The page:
Why do we feel the need to hate other people?

Why do we need everyone to be like us?why

Why do we automatically fear people that are different from us?

Why can’t all types of people, just be?  Is the hippie hurting the cowboy hat wearing rancher – or vice versa?  Please note, this is an example taken from that one instance.  I know many, many cowboy hat wearing ranchers that are awesome, open minded people.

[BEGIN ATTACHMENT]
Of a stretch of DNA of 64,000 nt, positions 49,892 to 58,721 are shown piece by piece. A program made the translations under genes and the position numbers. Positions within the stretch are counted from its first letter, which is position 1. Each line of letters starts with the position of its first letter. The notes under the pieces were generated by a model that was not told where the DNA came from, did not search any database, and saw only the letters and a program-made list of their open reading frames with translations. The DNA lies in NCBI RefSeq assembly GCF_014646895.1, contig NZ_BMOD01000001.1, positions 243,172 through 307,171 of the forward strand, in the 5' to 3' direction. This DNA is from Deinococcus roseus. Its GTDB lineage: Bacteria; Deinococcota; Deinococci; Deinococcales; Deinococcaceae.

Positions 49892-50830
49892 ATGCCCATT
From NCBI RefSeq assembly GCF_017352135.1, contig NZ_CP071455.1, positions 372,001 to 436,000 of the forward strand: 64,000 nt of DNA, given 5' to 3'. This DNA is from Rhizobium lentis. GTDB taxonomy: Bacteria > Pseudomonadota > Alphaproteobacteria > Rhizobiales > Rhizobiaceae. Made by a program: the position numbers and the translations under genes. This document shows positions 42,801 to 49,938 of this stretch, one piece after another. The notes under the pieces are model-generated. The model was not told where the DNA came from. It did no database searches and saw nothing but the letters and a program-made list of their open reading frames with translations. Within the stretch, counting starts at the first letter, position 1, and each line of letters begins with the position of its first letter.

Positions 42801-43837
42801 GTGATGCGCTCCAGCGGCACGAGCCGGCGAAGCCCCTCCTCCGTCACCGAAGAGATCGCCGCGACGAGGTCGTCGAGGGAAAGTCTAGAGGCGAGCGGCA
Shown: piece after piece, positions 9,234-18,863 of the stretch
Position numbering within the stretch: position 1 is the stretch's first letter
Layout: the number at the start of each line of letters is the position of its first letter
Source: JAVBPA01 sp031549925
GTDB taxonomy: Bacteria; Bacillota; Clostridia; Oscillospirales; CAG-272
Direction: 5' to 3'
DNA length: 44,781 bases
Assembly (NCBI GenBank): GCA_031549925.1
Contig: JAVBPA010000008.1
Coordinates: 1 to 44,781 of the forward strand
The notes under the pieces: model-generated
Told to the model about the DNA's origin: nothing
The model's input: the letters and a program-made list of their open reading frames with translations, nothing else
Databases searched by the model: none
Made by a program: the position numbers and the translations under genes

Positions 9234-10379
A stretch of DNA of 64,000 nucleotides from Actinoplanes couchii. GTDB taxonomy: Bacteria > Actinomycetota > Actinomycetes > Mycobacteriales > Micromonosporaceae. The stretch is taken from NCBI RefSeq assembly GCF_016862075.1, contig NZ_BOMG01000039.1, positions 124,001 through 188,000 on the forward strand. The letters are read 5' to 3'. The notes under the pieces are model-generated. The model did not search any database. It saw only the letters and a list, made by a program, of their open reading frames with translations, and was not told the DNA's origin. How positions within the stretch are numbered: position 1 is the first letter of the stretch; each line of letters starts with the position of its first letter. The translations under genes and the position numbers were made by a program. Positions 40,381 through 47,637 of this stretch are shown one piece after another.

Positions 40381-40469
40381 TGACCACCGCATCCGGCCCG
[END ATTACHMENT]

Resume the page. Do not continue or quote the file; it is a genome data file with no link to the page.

Instead of being disdainful of someone else’s views, why can’t we find it interesting that the person at the next table thinks a different way and just have a conversation about why they think that way?  It wouldn’t mean we had to change our mind, but it would mean that we had some respect for that person’s take on life; some understanding that we are all raised differently and have had different experiences that shape us; some regard for the fact that through our actions, our speech, and our stickers we are passing this hate on to our kids and we are hurting other innocent children.  What happens when a child sees that sticker and realizes his parents may be considered hippies, and begins to feel fear, begins to understand that for no specific reason this person could cause him or his family harm?  That's the beginning of raising someone that knows fear and then begins to hate...